“It was a junior high school 2-3 zone that we were scared of. And it was really, really competitive Penn kids who made plays.”
That very defense held Princeton coach Courtney Banghart’s squad to 48 points on Saturday, as Penn women’s basketball downed the Tigers to open Ivy play, 50-48. It was Princeton’s first conference loss since the Quakers (10-2, 1-0 Ivy) clinched the Ivy title at Jadwin Gymnasium in March 2014.
The Red and Blue shot only 27.4 percent from the field, but it was just enough, as junior Sydney Stipanovich’s 12 points and 11 rebounds paved the way for the two-point victory.
“We’ve been in some really close games and we’ve been fortunate enough to win a lot of them,” Penn coach Mike McLaughlin said. “It really helped them.
“But the magnitude of a Penn-Princeton or an Ivy win is something special. I think the team understands that it’s one in a long season ahead of us, but I’m just really proud.”
Offensive production was scarce early, with Penn capturing a 5-2 lead midway through the first period. Up two at the end of the frame, the Red and Blue went into the break leading, 21-15, as the Tigers (11-4, 0-1) were held to just 6-for-31 shooting in the first half and five second-quarter points.
Out of the break, things got interesting.
After the Quakers captured their largest advantage of the day up by 10, a 13-0 run for Princeton opened up a 29-26 lead with 3:30 left in the third period.
But junior Kasey Chambers broke the drought with a jumper before the Quakers’ freshmen gave them some life.
In just her third game of the year, freshman Ashley Russell drained a three to put Penn up 34-33. Two free throws from Princeton’s Vanessa Smith with seconds left in the third quarter gave the Tigers a one-point advantage heading into the fourth. The foul to send Smith to the line was the fourth on Stipanovich, calling to question what McLaughlin would do with his frontcourt in a tight final frame.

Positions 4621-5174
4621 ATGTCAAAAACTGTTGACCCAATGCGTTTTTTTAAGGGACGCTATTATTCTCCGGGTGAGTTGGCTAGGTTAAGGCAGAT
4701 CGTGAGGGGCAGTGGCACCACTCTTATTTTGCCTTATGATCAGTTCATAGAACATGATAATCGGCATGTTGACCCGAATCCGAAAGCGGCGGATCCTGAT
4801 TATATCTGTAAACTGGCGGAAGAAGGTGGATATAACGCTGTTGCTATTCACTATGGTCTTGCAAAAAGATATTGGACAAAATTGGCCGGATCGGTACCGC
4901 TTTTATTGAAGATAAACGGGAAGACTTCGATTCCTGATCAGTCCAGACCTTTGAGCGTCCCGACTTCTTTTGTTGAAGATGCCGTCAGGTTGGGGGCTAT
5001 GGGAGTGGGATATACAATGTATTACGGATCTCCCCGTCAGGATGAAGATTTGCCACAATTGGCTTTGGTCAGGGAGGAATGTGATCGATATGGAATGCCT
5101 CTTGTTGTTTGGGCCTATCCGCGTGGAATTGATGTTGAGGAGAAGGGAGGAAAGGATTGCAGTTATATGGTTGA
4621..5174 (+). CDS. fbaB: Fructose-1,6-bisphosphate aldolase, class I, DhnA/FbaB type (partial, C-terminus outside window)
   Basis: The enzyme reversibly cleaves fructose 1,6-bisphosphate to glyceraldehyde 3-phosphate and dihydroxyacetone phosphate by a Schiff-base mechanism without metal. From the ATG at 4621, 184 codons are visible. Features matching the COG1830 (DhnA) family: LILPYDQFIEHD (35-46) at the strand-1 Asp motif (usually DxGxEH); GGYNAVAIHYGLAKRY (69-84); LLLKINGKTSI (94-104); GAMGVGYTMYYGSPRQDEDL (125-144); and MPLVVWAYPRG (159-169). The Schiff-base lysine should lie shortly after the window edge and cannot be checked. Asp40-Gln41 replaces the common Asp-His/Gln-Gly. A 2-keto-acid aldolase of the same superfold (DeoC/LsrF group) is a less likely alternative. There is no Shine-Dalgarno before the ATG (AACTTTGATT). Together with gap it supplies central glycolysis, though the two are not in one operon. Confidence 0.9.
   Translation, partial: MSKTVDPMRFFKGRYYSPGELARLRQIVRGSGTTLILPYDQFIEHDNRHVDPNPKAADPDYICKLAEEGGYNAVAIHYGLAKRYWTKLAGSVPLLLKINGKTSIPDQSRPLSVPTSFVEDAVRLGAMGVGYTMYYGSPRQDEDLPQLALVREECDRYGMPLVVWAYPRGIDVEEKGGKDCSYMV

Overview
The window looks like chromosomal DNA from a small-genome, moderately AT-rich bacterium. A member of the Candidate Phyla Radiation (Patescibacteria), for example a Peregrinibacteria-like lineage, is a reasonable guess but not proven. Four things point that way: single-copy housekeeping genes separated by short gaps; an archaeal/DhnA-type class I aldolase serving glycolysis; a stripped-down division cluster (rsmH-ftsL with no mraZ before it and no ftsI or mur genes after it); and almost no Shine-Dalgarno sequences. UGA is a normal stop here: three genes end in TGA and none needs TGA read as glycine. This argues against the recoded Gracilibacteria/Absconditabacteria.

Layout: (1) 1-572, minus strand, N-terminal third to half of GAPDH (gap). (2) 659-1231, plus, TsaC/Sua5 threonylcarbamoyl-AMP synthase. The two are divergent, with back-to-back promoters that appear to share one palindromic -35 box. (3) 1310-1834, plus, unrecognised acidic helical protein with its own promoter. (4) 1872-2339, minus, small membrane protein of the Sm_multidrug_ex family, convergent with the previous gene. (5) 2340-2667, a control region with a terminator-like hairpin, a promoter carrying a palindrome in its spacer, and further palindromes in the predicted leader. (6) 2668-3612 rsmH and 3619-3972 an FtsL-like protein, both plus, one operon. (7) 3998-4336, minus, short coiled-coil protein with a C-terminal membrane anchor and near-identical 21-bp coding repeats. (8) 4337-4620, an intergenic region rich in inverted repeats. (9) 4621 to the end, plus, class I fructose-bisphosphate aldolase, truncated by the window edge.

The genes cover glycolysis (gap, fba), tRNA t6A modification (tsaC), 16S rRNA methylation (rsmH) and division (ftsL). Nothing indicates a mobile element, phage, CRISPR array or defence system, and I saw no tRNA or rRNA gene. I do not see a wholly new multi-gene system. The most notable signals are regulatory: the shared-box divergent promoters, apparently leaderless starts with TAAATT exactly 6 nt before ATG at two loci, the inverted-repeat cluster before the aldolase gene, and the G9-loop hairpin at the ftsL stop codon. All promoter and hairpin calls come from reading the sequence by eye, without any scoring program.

The reigning Ivy League Player of the Week, Michelle Nwokedi, had been quiet on the night until the fourth quarter rolled around. After a steal from sophomore Anna Ross, the sophomore forward decided to throw a shot up from three.
Although the 39-38 lead the basket gave the Quakers would soon vanish, control of the game changed perceptibly. With just over three minutes to go and the Tigers up, 44-43, leading-scorer Alex Wheatley fouled out and put Penn in the bonus for the rest of the day.
The Quakers extended the lead to three as Stipanovich came back off the bench to nail a jumper with 2:15 to play. But by the time the final minute rolled around, Penn’s lead was just one.
Yet Stipanovich’s smart play with four fouls made a difference down the stretch, as the Tigers were unable to keep players with foul trouble in the game.
“I know that, once I got into foul trouble, I just had to play smart, stay straight up," she said. "And I think that’s achieving a great team defense, in the 2-3 and in our man.”
With 25 seconds to play, Princeton took another blow as Smith, whose 10 points were second on the team, fouled out while guarding Nwokedi.
The Tigers still had the chance to win down one. Senior forward Annie Tarakchian put up a shot to give her squad the lead with 10 seconds to go and it rimmed out. Nwokedi nabbed the board and a foul was called as she got the ball out to sophomore Beth Brzozowski.
As Brzozowski stepped to the line, the referees huddled before reviewing the foul and sending Nwokedi to the line instead. This drew protests from Banghart after the game.
“The rules are that if you send the wrong person to the free throw line it’s a technical foul," she said. "The wrong person went to the free throw line. … And the refs just said ‘We’re sorry about that.’”
With Nwokedi at the line — up one with 8.9 seconds to play — the first shot fell. The second rimmed out as Princeton took the ball and a time out.
“I was just really thinking, ‘Just make them,’ obviously,” she said. “But regardless, I trusted my teammates, make or miss, that we were going to get a defensive stop.”
Tarakchian took a three for the win and missed, but the Tigers retained possession as the ball went out with 1.3 to play. It was senior Michelle Miller’s turn to try to win the game from beyond the arc but Nwokedi would have none of it, swatting the shot and sealing the game.
It was a defensive win, and McLaughlin was proud of it.
“[Banghart] can say anything the way she wants," he said. "I’m really proud of our 2-3 zone. I thought that we play as hard as anyone, we compete.”Comments powered by Disqus
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